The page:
Most people think of stalking as following someone, perhaps watching their social media, or maybe sending dozens of unwanted texts. However, you may be surprised to learn that what constitutes stalking in Texas is extremely objective and poorly defined.
The Elements of Stalking
Texas recently changed its stalking laws. Previously, stalking was defined as someone who knowingly takes repeated actions that would cause fear or be considered threatening.
Now, the law states that stalking constitutes actions “part of a scheme or course of conduct directed specifically at another person.” This is extremely vague and seems to allow alleged victims to make accusations based on circumstantial evidence.
Where the previous law focused on fear and threats, the new code includes another line. An alleged victim can file charges if the accused’s behavior causes them to feel “harassed, annoyed, alarmed, abused, tormented, embarrassed, or offended.”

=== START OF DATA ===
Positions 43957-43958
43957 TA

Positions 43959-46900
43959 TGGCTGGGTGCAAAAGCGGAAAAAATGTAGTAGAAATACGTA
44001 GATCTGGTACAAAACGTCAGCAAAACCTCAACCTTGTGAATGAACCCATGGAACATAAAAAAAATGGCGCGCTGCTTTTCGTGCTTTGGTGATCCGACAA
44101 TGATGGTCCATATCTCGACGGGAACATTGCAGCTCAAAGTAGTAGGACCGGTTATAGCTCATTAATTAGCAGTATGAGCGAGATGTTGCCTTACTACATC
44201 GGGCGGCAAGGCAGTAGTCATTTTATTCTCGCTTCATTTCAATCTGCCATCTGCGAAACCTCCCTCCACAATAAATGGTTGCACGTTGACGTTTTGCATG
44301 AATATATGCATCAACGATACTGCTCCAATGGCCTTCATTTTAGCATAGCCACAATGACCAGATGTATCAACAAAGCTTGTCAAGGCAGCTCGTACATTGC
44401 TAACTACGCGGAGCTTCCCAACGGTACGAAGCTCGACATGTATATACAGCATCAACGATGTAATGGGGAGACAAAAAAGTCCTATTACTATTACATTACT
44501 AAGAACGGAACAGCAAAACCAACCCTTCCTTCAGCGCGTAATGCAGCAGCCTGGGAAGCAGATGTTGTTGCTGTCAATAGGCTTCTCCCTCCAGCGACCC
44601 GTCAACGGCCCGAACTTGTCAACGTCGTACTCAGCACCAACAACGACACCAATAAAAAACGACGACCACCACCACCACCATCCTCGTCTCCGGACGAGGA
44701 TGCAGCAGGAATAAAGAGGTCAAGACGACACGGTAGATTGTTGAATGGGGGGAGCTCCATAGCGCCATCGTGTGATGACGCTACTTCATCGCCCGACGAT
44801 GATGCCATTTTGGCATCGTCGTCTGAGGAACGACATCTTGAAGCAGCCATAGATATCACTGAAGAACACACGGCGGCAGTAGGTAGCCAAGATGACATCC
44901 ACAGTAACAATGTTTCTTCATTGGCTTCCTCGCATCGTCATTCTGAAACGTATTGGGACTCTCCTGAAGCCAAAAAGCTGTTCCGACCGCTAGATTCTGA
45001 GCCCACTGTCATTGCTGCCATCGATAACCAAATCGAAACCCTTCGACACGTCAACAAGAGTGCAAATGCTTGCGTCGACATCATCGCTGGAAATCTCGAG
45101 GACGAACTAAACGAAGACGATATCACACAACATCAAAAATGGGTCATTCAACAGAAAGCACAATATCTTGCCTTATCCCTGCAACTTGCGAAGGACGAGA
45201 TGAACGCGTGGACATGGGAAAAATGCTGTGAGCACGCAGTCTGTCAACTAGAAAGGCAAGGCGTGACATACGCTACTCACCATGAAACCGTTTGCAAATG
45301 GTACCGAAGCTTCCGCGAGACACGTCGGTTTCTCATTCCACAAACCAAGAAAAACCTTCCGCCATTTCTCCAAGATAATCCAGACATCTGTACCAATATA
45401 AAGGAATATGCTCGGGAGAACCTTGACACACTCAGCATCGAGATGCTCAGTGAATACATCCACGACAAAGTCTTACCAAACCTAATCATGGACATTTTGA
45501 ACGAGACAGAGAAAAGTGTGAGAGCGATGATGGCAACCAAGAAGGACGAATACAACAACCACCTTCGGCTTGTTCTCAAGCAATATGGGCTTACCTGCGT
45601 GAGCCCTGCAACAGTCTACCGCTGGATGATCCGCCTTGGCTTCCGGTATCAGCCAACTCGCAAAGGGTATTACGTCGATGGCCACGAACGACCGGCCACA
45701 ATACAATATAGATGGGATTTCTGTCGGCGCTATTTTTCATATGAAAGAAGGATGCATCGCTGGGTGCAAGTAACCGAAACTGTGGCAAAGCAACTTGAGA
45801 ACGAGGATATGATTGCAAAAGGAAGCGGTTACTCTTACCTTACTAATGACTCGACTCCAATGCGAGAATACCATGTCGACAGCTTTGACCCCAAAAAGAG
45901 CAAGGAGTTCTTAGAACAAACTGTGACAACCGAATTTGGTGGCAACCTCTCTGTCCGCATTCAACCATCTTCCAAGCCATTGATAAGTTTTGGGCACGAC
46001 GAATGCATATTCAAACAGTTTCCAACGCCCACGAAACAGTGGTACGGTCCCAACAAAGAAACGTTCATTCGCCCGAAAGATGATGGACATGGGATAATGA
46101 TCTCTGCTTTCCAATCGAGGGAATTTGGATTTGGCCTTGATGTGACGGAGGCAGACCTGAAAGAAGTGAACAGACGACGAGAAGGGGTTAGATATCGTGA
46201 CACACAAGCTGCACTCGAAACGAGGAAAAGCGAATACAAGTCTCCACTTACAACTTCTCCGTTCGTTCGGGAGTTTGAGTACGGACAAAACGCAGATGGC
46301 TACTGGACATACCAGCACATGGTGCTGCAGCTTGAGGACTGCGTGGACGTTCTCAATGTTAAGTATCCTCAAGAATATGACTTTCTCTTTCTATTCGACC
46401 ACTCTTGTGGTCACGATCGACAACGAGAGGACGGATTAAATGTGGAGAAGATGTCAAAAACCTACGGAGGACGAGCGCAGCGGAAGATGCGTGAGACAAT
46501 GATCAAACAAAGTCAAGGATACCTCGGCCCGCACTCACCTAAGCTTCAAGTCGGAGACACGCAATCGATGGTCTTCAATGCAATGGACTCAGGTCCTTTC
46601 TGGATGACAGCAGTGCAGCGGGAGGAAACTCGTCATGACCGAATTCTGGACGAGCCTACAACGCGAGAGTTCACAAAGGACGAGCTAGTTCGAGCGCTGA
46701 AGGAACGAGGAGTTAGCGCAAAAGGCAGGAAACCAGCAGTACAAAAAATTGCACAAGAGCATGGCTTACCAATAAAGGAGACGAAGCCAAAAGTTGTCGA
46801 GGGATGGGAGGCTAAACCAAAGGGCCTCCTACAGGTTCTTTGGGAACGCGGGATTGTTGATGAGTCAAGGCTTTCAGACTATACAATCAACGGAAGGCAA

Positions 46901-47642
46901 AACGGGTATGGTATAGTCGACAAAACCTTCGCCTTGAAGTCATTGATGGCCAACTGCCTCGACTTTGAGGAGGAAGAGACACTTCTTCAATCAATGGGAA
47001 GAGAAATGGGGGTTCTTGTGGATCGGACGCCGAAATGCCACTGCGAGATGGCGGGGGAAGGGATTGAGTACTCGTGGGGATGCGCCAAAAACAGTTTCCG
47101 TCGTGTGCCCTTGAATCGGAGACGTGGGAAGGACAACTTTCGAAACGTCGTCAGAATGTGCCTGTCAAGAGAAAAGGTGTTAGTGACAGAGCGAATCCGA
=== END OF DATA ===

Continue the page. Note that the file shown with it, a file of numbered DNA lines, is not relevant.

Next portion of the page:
That language is dangerously vague, especially since terms like “annoyed” aren’t defined. This language suggests someone can be charged with a felony for simply being annoying. Put another way, someone could spend two years in jail just for talking to someone who doesn’t like them.
The Intricacies of Stalking
Under the new law, an alleged victim’s friends, family, and significant other are also protected under the law. This has frightening implications when combined with the “part of a scheme or course of conduct” section.
For example, if someone is trying to get back together with a previous partner and they send that person a card and flowers, then try to talk to their new partner, that could be considered “part of the same scheme.” If the previous partner decides to file a police report, that could mean a felony charge over flowers and a short discussion.
The good news is that the law still requires that the accused knowingly conducted these actions. That provides some protection. If someone didn’t know their advances are unwanted, for example, it would be difficult to prove a charge of stalking.
If you were charged with stalking, you might want to seek legal representation. If you’d like an experienced Bryan criminal defense attorney from Rodriguez & Gimbert P.L.L.C. to evaluate your case, please send us an email or call (979) 559-3599.